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The man who gambled his firm on a £50,000 sword

This week we speak to London-based silversmith Grant Macdonald.

When Grant Macdonald walked out of the Middle Eastern royal palace he says his shoes “hardly touched the carpet”.

He had just secured a giant order that would transform his business. And almost 40 years later, the memory still gives him goosebumps.

“It was an amazing feeling… just telling you this now gives me the greatest feeling of achievement, exactly as it did on that day in the early ’80s,” says the 71-year-old.

A silversmith who first set up his business in the 1960s, the UK’s economic downturn of the late 1970s had made him increasingly seek overseas commissions.

From 1979 he started to get some small orders from a country in the Gulf, which for confidentiality reasons he declines to name.

A couple of years later, during one of his regular visits to the nation, Grant was asked if he would like to see the finest gift that its royal family gives out to visiting dignitaries – a ceremonial sword.

He said “yes”, and while he extolled its virtues out of politeness, he was not particularly impressed with the workmanship. So Grant suggested that he could perhaps make something even better.

Going back to his hotel room, he drew up a design on paper, and from that he was commissioned to make one example. The only problem was the cost of the materials, which could have wiped out his business. Undeterred, Grant took the gamble and bought all the gold, diamonds and rubies he needed, and he and his team set to work.

Thankfully the royal family liked the £50,000 sword (£190,000 at today’s prices) so much that they ordered 15 more.

“The workshop had put every ounce of skill into making that sample sword perfect, our reward was a massive order that set the company off in a different trajectory,” says Grant.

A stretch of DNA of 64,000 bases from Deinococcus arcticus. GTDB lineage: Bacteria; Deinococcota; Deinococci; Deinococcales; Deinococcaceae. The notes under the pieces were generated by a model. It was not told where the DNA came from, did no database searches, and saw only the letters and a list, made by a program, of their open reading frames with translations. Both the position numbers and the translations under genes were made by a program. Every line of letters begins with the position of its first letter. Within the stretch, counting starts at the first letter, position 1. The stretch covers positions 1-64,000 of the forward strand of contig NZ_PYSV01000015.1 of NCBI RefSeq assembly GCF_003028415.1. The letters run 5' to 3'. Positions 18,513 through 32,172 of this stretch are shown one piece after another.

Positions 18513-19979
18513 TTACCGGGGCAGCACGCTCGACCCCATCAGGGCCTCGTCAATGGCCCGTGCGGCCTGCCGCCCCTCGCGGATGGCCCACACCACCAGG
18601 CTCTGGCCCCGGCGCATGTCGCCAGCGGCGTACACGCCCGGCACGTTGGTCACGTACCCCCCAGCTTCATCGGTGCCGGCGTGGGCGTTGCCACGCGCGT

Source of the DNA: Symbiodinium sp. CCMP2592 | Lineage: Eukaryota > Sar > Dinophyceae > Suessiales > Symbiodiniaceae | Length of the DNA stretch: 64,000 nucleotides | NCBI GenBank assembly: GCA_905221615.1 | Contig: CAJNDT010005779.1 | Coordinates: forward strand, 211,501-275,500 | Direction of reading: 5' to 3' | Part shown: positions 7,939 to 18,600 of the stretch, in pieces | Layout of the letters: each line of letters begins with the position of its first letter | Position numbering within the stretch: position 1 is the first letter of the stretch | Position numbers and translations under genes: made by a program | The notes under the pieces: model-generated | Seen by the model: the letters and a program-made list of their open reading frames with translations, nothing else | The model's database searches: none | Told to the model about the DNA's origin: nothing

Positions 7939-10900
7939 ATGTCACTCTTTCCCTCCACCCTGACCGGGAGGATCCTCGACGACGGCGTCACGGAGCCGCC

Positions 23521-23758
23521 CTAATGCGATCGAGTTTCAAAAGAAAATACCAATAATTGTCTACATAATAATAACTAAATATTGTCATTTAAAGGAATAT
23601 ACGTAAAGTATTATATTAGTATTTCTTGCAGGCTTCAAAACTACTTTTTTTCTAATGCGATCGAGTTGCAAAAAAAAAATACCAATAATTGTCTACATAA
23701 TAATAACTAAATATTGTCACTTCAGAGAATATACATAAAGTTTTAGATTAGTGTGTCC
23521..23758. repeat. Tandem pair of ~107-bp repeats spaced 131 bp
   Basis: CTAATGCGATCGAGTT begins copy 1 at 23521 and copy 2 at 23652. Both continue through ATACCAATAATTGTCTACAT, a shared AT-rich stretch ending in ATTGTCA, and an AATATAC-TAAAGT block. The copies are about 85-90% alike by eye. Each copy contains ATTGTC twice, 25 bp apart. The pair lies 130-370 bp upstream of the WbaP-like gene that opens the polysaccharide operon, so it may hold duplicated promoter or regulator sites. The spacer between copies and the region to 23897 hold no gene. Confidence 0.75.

Today his multimillion pound annual turnover company – Grant Macdonald London – still gets much of its business from the Middle East, with Grant having flown to the region almost every month for more than 30 years. “The Middle East has been very good to us,” he says.

The business does, however, have a royal warrant from the Prince of Wales, who has bought commissions in the past.

The son of a doctor, Grant was born and raised in north London. He says he first became interested in working with silver and other precious metals when he was a teenager. “It all started when one of dad’s patients showed me how to make a silver spoon when I was 14.”

A young Grant would then tinker on his designs in a workshop underneath his father’s consulting room. He says his dad would stamp on the floor when he wanted him to stop hammering.

After five years at London’s Central School of Art, he first worked in a jewellery shop, repairing rings. Private commissions soon followed, and he formed his company Silverform in the mid-60s. The name change to Grant Macdonald London came in 1971.

The business today has 18 employees, who make everything from £200 silver cufflinks to large bespoke commissions costing up to £250,000. The biggest items can take many months to complete.

While the company does now utilise technology, such as 3D design and printing, Grant says that the skill of the human workforce is still central. “Today we’re hugely reliant on tech, but without the people in the workshop we’d be lost – they’d just be a pile of machines.”

Peter Taylor, director of the Goldsmiths Centre, a UK charity that trains jewellers and goldsmiths, says that Grant is “one of the foremost silversmiths and designers of this generation”.

He adds: “Grant is well-known and respected throughout the industry, and has grown a business that operates successfully here in the UK and overseas.”

With Grant now in his 70s, he is readying the business for its next chapter, which will see the reins being handed over to his son George. George has been with the company since 2003, after being lured away from a career in publishing, where he was a graphic designer and photographer.

Grant says that having his son on board is a great comfort, as it will mean the business continues. “To have worked all my life, and then had to sell up, pay everyone off, and walk off into the horizon is a terrible thought.”

He isn’t out of the door yet though, and still works three days a week at the company’s office and workshop in Blackfriars, in the City of London. He also has a workshop at home, where he intends to teach the next generation.

“Teaching my grandchildren how to make a silver spoon is definitely on my list of things to do,” he says.

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